GIANTS 23 REDSKINS 17
Redskins Open the Season, and the Questions Persist, After Loss to New York Giants
Monday, September 14, 2009
EAST RUTHERFORD, N.J., Sept. 13 -- The temptation can be to draw hard-and-fast conclusions about how a season will turn out based on one Sunday afternoon in September, because the idle speculation from an entire offseason is finally placed to the side, and the work is unveiled. The chatter that engulfed the Washington Redskins over the past nine months centered around their coach and their quarterback, their newly acquired $100 million defensive lineman, and the ability for them all to build a season that would return the Redskins to the playoffs.
The conclusions, in one three-hour window: The Redskins are not as good as the New York Giants, who thoroughly beat Washington, 23-17, at Giants Stadium. Quarterback Jason Campbell will hear, as he has come to expect, from Redskins fans who annually wonder about his worthiness for the position. And Coach Jim Zorn will have a difficult job ahead, because his team was at times undisciplined, his offense was sporadic and star defensive tackle Albert Haynesworth spent as much time on the sideline catching his breath as he did on the field altering the Giants' offense.
"It's so hard," tight end Chris Cooley said, "because you spend all this time in training camp, you spend all the time in the offseason working, and we talk about the Giants so much that it makes it brutal to get out of here without a win."
Beating the Giants, who won the Super Bowl two seasons ago and are considered on the short list of favorites this year, is never easy for the Redskins. Washington has lost seven of its last eight meetings with New York, including a frustrating opener here last year.
But opening day, by now, serves not only as a barometer of where the Redskins stand after such a long, active offseason, but as a reminder of how long ago the franchise's glory days lie. The Redskins have won three Super Bowl titles, the last following the 1991 season. Since then, they have had seven coaches. And those seven coaches have combined to win three playoff games in 18 years.
Sunday marked the beginning of the second season for Zorn, who succeeded Hall of Famer Joe Gibbs in 2008. When Redskins owner Daniel M. Snyder made the move, Zorn had never been a head coach at any level, had never been the regular play-caller for a National Football League offense, and was widely regarded as a surprising -- if not downright shocking -- choice to take over.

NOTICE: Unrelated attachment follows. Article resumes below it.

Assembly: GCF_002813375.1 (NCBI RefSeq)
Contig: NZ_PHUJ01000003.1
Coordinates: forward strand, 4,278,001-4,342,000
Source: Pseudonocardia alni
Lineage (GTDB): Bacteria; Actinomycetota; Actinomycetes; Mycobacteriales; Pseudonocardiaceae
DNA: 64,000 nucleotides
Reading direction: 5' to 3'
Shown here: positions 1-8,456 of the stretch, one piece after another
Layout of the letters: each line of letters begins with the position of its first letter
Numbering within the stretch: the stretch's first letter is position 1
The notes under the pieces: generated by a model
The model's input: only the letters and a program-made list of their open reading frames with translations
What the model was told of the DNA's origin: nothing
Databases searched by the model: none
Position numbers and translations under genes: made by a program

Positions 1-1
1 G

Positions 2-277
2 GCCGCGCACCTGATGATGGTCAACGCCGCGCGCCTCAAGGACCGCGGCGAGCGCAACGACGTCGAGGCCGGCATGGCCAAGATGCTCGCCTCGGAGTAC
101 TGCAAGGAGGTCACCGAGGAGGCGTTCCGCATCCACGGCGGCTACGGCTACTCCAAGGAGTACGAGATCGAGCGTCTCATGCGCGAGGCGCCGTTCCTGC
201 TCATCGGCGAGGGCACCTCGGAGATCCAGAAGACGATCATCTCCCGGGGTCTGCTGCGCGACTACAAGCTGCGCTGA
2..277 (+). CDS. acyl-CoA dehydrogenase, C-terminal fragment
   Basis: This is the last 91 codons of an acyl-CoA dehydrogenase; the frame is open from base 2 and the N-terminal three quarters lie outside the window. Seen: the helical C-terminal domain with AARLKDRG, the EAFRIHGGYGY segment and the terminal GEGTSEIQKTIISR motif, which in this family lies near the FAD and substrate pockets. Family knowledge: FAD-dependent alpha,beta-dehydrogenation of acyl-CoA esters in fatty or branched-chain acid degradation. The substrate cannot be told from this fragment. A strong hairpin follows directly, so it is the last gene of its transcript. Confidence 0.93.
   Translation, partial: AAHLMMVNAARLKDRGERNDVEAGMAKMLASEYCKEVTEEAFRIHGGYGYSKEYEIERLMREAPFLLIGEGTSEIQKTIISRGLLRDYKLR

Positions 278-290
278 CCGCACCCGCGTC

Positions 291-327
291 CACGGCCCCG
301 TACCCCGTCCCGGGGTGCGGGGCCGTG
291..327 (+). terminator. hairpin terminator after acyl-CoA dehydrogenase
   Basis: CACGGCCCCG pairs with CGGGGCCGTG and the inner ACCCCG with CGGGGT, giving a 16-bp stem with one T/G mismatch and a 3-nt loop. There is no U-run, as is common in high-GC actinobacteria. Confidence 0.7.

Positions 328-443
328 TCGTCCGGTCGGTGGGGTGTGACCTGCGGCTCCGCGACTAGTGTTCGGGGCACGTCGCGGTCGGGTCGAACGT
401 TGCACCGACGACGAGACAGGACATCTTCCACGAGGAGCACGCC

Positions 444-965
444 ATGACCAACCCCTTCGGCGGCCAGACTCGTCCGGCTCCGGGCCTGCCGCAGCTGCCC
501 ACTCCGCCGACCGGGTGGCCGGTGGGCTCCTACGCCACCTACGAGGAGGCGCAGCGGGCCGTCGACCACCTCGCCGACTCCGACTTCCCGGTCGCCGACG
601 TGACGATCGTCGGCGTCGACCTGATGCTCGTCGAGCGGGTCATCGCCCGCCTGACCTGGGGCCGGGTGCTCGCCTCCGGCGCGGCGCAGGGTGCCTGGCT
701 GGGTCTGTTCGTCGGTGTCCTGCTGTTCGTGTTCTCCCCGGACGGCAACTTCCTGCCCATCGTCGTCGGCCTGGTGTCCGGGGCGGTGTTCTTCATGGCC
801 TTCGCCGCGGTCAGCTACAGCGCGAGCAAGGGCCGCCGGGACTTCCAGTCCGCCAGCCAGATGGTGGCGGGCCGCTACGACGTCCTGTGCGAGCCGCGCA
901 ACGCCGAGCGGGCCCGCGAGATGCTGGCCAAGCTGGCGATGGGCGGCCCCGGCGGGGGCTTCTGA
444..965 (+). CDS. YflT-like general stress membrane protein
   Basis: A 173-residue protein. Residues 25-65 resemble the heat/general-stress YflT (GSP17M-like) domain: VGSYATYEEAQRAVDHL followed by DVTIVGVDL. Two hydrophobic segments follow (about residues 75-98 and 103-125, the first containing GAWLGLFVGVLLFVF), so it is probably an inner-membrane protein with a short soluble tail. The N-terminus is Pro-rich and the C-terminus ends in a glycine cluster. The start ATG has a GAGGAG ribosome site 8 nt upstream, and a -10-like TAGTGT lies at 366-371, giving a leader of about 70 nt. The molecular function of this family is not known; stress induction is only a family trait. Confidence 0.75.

Now, after overseeing an 8-8 campaign as a rookie, Zorn finds himself as one of the central characters of this Redskins season. He walked into the visiting locker room after Sunday's loss wearing an almost perplexed look, ready to address a team he felt could have beaten the Giants if not for a slew of errors.
"I think our challenge was to become more disciplined on the field," Zorn said. "That's going to be our challenge from week one to week two, and then it'll be that way the whole time."
The other lead character for this season is Campbell, the fifth-year quarterback with the easy demeanor, strong arm, undistinguished résumé and contract that expires at the end of the year. The Redskins tried, unsuccessfully, to trade for other quarterbacks in the offseason, and the debate about Campbell's abilities will certainly linger into next week, and possibly for the rest of the season. His raw numbers -- he completed 19 of 26 passes for 211 yards, 1 touchdown and 1 interception -- were hardly terrible. But he was involved in the play that defined the difference, for one Sunday, between the Giants and the Redskins.
Late in the second quarter, with the Redskins trailing 10-0, Campbell dropped back to pass and was harassed by Giants defensive end Osi Umenyiora. Umenyiora swatted the ball from Campbell's hands, then scooped it up and rumbled for a 37-yard touchdown that put the Redskins in a 17-0 hole.
The play was exactly the kind of game-changer the Redskins were supposed to get from their own stud defender, the newly acquired Haynesworth. The defensive tackle, signed for $100 million as a free agent -- a record for a defensive player -- instead spent much of the first half shuttling in and out of the lineup, looking at times like a destructive force, at others as if he needed to catch his wind.
"It doesn't matter how I played," Haynesworth said. "We lost."